Ask yourself if the logo represents your business. Would your customers proudly flaunt it to their colleagues? Does the logo give a hint about what your brand does or how it does it?

Can you tell what’s wrong with these logos? Share your thoughts in the comment section below.

Considering an inappropriate logo, you also need to be certain your logo doesn’t offend anybody. It might not be intentional but there might be some sort of oversight. That oversight could result in you (and your designer) missing a gimmick that should have been a clever play on letters or shapes but ended up as a disaster to be laughed at for ages. Try asking colleagues what they think?

5. Can your target audience relate to your logo?

Contrary to the usual misconception, a logo isn’t made for you. It’s made for your audience (potential customers). As mentioned earlier, your brand logo is intended to evoke a positive emotion in them. This is only possible if they identify with the logo somehow.

Colour psychology in great logo design
Color psychology in great logo design – Simply seeing the Coca-cola logo above makes me long for a drink… How about you?

It would be a horrible mistake to use a logo meant for women’s fashion on a toy for teenage boys. Same applies the other way too. Choose carefully about what your audience likes and you will get them attracted to your logo naturally. Above all, have your logo designed with your brand personality reflected in it.

History of Wema Bank logo design
What’s your take on these Wema Bank logos? Notice the simplicity of their latest logo (#3)?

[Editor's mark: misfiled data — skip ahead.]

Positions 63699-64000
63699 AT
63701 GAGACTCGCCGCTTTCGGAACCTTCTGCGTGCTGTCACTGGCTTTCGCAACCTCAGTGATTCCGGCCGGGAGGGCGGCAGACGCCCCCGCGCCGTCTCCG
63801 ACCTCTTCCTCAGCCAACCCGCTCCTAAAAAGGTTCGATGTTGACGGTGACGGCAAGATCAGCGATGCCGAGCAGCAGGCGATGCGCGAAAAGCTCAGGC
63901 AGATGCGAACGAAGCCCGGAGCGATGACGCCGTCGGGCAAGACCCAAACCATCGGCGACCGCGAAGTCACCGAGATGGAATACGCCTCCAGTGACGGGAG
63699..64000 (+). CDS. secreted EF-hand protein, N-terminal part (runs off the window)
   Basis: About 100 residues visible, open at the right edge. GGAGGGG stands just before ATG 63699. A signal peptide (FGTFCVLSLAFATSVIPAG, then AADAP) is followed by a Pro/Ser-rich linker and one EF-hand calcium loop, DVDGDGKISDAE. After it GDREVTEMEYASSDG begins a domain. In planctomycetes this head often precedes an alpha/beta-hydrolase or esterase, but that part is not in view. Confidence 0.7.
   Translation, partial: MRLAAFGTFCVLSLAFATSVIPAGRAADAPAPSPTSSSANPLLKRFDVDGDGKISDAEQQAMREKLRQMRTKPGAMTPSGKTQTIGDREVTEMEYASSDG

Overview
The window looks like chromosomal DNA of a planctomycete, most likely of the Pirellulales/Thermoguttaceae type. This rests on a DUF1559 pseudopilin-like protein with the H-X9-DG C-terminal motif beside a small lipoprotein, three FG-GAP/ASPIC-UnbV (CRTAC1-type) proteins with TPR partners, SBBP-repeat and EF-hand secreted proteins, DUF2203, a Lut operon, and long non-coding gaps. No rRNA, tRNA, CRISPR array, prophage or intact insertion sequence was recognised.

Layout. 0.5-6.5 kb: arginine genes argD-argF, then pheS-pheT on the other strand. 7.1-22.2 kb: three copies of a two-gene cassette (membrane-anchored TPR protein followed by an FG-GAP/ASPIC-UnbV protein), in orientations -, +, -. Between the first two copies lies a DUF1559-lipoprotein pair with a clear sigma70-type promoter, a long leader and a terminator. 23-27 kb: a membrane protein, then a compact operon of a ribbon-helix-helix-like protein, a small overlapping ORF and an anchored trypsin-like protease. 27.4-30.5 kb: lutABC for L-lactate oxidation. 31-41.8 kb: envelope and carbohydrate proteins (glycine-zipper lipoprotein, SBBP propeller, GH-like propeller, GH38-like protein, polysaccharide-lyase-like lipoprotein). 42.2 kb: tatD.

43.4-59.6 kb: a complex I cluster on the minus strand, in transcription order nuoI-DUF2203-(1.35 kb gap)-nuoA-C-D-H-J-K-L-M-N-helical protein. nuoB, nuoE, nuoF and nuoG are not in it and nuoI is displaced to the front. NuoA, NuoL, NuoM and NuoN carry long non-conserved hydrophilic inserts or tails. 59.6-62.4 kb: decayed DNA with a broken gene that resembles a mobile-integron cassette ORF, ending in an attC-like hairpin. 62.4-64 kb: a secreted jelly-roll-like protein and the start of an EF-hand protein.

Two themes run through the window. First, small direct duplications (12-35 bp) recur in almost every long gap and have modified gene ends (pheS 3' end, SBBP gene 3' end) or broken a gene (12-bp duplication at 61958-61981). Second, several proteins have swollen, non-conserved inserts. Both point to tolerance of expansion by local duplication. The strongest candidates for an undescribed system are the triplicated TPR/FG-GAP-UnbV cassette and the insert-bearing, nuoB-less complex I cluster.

6. How memorable is your logo design?

This takes us back to a logo needing to be simple. You have to admit that it’s a lot easier to remember a simple logo than one that looks like a map of a zoo. And guess what, all your favourite brands do have simple (and easy to remember) logos.

Even if you can’t tell whether your logo is going to be memorable or not, it’s a good idea to look at what successful brands did with their logos and follow their example.

7. Is your logo design timeless?

It can be tempting to incorporate a current trend into your logo design simply because you think it will instantly get the attention of your audience. Beware though, most trends are fleeting and once they pass, your logo will end up looking outdated.

While a lot of successful organizations tend to rebrand occasionally, you must note they do it to keep up with changing tech and not because their logo was outdated. Having a logo that is deemed outdated because it relied heavily on a trend can be a bad blow to your brand.

I remember dissuading a client from including a figure doing the “dab” pose in their logo for a dance school. I understand he believed everybody would be talking about it but where would that have left him now?

“Styles come and go. Good design is a language, not a style.”

Massimo Vignelli, Italian designer

Conclusion

Getting that great logo design for your new brand can be an exciting phase of the set-up process. While choosing a logo is one thing, choosing a logo that will contribute to your brand’s success is another thing. Keeping the above seven qualities in mind, however, should make that choice an easier one.

You can also leave the choice to us at Imageazy Designs by making an order for a Corporate Design today.

Take a moment to think about your favourite logos and share what you think makes them so memorable in the comment section below.

Sources